Some early learning business owners (ELBOs) lack implementation strategies for eco-friendly programs. ELBOs that can successfully implement eco-friendly programs in their organizations can promote long-term sustainability. Grounded in Freeman’s stakeholder theory, the purpose of this qualitative multiple case study was to identify ELBOs’ implementation strategies for eco-friendly programs. The participants comprised of three ELBOs from three certified eco-friendly organizations. Data were collected using semistructured interviews and analyzed using thematic analysis. Five themes emerged: (a) managing stakeholders’ expectations, (b) health and wellness for sustainability, (c) business sustainability, (d) environmental sustainability, and (e) partnerships and community involvement. A key recommendation is for ELBOs to adopt eco-friendly programs unique to their environments to promote long-term sustainability. The implications for positive social change include the potential to improve ELBOs resource utilization and reduce children’s exposure to health hazards during the earliest, most vulnerable years of life.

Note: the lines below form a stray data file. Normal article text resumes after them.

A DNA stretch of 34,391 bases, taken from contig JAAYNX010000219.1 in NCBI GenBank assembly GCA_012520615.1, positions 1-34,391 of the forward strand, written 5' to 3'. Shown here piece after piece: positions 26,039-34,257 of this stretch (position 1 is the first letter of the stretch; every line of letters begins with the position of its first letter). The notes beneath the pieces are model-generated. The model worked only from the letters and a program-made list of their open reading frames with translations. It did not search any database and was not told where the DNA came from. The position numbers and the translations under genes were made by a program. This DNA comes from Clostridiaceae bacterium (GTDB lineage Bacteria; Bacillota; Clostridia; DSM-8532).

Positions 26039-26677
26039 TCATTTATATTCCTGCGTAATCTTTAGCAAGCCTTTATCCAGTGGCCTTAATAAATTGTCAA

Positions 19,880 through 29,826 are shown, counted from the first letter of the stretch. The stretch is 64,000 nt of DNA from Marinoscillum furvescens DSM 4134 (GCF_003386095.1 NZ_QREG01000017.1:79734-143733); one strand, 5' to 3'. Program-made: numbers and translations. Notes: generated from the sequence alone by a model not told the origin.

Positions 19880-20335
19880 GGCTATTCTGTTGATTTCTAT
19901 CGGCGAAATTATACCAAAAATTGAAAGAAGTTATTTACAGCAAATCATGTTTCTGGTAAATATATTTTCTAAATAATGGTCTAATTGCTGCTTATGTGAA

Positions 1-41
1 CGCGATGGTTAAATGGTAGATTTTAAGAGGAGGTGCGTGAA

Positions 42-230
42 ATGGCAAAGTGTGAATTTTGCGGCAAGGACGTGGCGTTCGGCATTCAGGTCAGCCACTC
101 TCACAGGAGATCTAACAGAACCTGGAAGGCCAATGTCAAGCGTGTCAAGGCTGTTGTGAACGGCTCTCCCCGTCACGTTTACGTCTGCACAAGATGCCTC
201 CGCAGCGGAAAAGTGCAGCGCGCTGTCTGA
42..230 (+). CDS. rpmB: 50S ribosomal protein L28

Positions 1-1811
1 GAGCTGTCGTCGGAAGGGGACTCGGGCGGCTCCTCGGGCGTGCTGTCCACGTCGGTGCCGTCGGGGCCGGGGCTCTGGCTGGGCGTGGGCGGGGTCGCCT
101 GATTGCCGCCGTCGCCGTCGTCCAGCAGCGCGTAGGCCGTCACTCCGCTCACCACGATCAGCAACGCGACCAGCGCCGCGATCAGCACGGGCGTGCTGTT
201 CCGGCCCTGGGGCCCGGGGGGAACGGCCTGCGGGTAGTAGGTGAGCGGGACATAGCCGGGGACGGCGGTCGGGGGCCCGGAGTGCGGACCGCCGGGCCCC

|Commitee:||Musil, Elisabeth , Malone, Timothy|
|School Location:||United States -- Minnesota|
|Source:||DAI-A 82/8(E), Dissertation Abstracts International|
|Subjects:||Sustainability, Business education, Early childhood education|
|Keywords:||Early learning business owners (ELBOs), Eco-friendly schools, Education for sustainable development (ESD), Green schools, Stakeholder theory, Sustainable development goals (SDGs)|
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